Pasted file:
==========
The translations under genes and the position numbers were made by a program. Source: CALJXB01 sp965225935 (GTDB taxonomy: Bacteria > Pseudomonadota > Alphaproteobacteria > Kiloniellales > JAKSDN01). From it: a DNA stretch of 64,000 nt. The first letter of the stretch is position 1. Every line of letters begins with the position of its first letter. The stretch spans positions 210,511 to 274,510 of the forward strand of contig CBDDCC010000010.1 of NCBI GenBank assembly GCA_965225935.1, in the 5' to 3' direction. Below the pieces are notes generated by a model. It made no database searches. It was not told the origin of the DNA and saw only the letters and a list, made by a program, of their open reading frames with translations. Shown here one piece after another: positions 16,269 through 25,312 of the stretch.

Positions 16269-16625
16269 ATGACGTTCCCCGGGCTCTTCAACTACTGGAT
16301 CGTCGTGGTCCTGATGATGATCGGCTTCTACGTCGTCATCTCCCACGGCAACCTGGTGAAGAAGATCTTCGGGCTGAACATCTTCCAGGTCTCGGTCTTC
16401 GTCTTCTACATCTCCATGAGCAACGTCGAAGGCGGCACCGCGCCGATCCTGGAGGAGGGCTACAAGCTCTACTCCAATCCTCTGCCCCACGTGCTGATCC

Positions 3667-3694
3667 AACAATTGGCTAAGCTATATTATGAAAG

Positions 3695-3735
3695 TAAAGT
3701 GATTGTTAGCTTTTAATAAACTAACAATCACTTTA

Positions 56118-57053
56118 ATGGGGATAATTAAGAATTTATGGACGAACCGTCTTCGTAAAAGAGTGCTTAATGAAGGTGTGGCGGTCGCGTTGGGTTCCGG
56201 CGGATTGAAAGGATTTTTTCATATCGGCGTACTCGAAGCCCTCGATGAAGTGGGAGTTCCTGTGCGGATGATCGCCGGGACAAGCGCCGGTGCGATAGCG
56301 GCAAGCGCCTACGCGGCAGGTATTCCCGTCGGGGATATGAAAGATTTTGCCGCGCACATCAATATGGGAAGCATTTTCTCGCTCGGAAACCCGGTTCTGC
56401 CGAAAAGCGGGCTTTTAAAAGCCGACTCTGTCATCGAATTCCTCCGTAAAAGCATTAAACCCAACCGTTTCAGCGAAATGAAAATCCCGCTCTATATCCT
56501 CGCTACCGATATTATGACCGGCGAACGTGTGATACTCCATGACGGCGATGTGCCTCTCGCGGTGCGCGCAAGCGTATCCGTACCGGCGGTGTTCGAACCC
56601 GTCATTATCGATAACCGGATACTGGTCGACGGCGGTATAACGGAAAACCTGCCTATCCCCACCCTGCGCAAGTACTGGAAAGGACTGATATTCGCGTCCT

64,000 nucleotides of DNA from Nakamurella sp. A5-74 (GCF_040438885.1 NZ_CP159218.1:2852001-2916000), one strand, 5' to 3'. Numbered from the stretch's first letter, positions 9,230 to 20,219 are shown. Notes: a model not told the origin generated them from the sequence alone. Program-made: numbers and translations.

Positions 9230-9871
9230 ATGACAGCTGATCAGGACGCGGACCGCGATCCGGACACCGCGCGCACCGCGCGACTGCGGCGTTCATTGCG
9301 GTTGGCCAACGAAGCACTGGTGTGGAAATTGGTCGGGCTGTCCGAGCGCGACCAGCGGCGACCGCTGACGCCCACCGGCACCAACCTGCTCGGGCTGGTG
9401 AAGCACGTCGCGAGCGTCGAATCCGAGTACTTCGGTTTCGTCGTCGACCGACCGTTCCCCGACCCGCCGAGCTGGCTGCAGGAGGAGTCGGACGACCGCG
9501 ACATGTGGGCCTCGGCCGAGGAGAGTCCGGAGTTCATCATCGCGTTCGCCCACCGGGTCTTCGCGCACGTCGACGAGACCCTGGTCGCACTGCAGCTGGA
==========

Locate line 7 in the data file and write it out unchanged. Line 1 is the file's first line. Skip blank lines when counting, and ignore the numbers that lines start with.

3667 AACAATTGGCTAAGCTATATTATGAAAG